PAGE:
Dennis: Yes; and I was thinking about those young ladies, who may be listening to this broadcast.
Dennis: You may be talking to their husbands.
What would you say to a husband about how he can bring comfort to his wife’s heart, who has always wanted—she has longed—to be a mother?
Chelsea: I would say: “Just show up. Just be present.” He’s not going to have the answers, as much as he might want to. But just show up—hold her when she’s crying or when yet another pregnancy announcement comes on Facebook®. There are the quiet, hard moments that are just difficult. They’re hard, and you don’t post on Facebook when you’ve had a hard day; at least, not many of us do. So to know what’s going to be hard for her.
Michael knows that it was actually Thanksgiving when I found out I couldn’t have children, so that’s a tender time for my heart. So know the tender points for your wife and how to care for her well.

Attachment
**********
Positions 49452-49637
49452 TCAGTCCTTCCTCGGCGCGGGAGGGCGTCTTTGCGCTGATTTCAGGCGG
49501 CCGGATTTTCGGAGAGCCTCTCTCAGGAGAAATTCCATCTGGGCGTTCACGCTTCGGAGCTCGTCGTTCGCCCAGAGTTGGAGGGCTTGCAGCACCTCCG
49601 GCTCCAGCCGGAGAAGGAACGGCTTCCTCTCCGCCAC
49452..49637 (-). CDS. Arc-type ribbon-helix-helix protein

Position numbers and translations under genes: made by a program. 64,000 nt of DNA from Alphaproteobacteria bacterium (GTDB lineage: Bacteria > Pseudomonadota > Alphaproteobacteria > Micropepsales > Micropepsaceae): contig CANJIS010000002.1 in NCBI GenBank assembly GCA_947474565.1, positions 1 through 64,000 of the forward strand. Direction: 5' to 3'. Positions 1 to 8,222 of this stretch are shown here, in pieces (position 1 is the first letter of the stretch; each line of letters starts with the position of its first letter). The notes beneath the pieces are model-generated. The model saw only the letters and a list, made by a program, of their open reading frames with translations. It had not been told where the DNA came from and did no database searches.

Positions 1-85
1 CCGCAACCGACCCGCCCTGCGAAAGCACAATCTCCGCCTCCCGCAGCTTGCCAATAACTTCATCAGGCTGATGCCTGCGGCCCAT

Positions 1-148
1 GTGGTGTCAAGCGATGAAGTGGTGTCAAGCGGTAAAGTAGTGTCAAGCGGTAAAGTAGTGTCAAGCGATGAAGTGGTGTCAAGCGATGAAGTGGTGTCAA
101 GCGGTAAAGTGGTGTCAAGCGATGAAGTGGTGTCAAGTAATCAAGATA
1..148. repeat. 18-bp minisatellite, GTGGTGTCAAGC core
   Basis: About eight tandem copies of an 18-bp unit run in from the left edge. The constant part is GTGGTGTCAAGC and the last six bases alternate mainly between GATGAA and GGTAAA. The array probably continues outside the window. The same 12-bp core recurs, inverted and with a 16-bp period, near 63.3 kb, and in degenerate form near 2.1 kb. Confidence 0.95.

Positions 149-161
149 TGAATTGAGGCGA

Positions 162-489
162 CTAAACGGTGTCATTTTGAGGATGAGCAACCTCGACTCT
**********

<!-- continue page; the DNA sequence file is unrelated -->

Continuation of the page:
The five love languages—everyone receives love differently—learn hers! Learn how to care for her in suffering well. Maybe she needs an hour by herself to cry and process, and doesn’t need anyone there. Maybe she needs someone to hold her when she’s crying, or to go for a walk. Learn what helps her—just be present.
Bob: Yes; and to the young woman, who’s listening, who was at the grocery store earlier this week and saw a mom with two little kids, and she’s pregnant with a third.
Bob: And every time she sees a scene like that, it just comes back to her. You’ve had those moments.
Chelsea: I’ve been there. I could not go to Walmart® for a number of years, because I would see families; and it was too hard for me.
Bob: So what would you say to that young woman today?